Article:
I was in the shower listening to NPR when they announced his death. And I cried.
I didn't know David Rakoff personally, but I did feel like I "knew" him through his writing (he's the author of 3 books and a 4th that will be published posthumously). I also knew him through his radio pieces for This American Life--most recently a bit he did playing Dr Seuss.
I admired his writing and his radio essays, but I cried because I was scared.
I had written previously about cancer making you selfish--or rather, making me selfish. I think this is sort've natural. I also don't want to paint myself into being a terrible monster. I am genuinely sad about Rakoff's passing. Just as I was genuinely sad when Elizabeth Edwards passed away a year and a half ago. Just as I was and still am genuinely sad over the death of my favorite aunt from leukemia.
But I am also scared. Not in a way where I am paralyzed or I think about my mortality constantly. But I definitely know that hearing about David Rakoff's cancer coming back a second time and then hearing the news about his death makes me feel scared. It makes me wonder if that's going to happen to me.
My fear doesn't last very long--enough to cry in the shower mourning David Rakoff and feeling anxious about my future. And then I dry myself off and go about my day.
But I wanted to write about fear because I think it's something we have a hard time acknowledging--those of us who have a cancer diagnosis or who have a loved one with a cancer diagnosis.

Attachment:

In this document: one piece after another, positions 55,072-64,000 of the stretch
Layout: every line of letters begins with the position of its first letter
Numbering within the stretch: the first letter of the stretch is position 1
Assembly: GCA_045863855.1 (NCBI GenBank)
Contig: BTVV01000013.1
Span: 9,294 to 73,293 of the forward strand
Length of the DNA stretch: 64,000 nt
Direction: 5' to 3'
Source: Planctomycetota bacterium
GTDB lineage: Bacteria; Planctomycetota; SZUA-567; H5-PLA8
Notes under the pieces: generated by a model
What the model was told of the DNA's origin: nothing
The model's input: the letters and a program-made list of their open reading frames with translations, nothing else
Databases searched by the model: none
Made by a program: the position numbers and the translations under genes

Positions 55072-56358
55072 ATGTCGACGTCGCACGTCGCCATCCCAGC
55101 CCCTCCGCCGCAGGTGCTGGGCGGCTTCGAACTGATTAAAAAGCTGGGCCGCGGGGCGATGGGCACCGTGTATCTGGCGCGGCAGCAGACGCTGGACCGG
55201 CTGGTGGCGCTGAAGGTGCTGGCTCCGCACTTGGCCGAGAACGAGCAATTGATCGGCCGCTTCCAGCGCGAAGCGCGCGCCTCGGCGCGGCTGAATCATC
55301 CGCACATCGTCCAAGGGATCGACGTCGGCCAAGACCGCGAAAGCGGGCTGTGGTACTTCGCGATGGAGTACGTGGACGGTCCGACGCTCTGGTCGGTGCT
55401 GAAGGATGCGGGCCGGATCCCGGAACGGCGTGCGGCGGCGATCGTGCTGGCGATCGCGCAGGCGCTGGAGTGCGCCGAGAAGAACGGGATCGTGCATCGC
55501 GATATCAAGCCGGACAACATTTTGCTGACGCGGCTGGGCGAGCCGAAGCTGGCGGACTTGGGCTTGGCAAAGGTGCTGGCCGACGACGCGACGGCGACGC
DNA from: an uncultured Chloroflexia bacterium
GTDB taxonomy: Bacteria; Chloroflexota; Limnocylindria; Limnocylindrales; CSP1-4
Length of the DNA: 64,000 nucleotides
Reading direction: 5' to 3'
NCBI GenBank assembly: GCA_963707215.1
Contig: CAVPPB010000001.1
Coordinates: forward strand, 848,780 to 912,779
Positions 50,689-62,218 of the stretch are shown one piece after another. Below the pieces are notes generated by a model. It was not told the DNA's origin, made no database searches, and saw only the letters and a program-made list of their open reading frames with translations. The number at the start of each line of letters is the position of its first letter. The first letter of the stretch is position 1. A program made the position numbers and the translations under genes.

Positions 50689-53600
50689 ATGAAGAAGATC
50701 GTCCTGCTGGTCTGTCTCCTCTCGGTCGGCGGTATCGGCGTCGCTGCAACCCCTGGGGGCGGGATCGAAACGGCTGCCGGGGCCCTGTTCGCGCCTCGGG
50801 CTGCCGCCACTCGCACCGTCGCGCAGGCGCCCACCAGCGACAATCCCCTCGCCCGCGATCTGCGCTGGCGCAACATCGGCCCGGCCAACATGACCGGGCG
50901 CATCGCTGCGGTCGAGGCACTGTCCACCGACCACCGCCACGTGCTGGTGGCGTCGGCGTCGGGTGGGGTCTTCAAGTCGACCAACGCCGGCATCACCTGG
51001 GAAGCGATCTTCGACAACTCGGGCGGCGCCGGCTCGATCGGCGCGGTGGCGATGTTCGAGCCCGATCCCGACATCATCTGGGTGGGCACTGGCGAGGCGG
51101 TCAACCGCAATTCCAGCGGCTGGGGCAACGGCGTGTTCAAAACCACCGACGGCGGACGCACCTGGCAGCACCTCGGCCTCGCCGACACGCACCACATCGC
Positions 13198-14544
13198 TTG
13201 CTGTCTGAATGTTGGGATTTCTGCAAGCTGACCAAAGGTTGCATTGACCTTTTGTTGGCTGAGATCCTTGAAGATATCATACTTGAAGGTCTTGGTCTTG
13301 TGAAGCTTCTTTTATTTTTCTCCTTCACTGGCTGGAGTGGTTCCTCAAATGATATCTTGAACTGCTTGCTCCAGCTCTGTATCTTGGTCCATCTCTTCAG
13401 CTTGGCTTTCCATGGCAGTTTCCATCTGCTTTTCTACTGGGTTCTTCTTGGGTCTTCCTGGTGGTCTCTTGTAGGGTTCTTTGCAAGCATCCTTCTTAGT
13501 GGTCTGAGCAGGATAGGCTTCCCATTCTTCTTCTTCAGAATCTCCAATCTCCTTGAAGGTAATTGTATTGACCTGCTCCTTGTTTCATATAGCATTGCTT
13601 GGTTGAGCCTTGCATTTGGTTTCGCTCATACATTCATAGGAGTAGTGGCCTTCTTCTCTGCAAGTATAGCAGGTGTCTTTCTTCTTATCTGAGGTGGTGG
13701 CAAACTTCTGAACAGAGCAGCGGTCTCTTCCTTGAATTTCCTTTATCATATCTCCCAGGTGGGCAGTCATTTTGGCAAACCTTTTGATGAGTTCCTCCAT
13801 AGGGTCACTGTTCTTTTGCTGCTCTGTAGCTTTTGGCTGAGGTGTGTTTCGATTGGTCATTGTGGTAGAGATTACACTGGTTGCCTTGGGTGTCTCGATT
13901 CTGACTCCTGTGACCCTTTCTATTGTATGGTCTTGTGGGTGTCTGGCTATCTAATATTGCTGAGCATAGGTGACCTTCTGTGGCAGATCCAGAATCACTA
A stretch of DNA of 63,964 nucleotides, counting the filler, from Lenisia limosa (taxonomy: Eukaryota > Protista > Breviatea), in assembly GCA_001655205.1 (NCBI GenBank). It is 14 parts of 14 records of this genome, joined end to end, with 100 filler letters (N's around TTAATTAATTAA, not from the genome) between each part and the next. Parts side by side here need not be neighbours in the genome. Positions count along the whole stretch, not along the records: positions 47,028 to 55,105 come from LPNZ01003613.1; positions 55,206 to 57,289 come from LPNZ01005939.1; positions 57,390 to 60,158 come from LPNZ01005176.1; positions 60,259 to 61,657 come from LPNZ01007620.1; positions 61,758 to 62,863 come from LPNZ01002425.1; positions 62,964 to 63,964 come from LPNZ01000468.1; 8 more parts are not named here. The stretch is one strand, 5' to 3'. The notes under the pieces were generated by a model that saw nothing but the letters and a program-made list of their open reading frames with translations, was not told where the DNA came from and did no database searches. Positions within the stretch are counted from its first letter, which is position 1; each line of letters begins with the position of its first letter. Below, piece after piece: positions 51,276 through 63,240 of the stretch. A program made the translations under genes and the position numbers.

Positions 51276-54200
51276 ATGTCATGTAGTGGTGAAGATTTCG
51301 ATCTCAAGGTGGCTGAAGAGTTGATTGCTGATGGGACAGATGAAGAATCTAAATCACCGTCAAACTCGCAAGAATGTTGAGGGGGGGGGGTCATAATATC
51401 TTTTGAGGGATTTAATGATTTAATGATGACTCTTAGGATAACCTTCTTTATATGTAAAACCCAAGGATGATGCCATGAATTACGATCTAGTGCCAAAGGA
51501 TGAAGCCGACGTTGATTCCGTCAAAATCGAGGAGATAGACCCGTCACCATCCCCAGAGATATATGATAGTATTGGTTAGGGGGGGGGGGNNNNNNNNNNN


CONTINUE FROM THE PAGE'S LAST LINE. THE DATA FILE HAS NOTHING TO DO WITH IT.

And recently I was reminded about the need we have to keep positive while reading this piece in the New York Times, part of their "Life, Interrupted" series which chronicles the thoughts and feeling of Suleika Jaouad.
Quoting Barbara Ehrenreich's critique of the bright-siding of cancer, Jaouad, after admitting that she has tried to keep a positive attitude towards everything she has been dealing with related to her cancer, writes:
At what point is positivity a form of denial? Does positivity at all costs have a cost? I’m not a negative person, and I’m certainly not trying to set up a school for negative thinking, but today I’m giving myself permission to step out of the spin zone of positivity — to stare down fear, anxiety and dread without the guilt that I might be giving up or not fighting hard enough.And reading her essay reminded me of what I had forgotten because I am no longer living with it on a daily basis: Cancer is hard. It's not about being positive or negative. It's about cancer being a difficult disease to navigate. And it's difficult on so many levels--because chemotherapy is horrible and the side effects can be crippling. But most of all, because it's scary. It's scary to think that you are putting your body through all of these treatments--of getting poked and prodded and having parts of yourself cut open and cut off. And we do this because we want to have the best outcome possible--we want the cancer to go away, and we want to live.
So it's sad and scary to hear about people who did all these things, like David Rakoff, and who, none-the-less, dies from cancer related complications.
Not a cherry post, I know. But I think it's OK to admit that I'm scared. Just a little bit. I think it's important, in fact, to acknowledge that I went through something horribly difficult and life altering. And that the scars that I wear are not simply on my chest.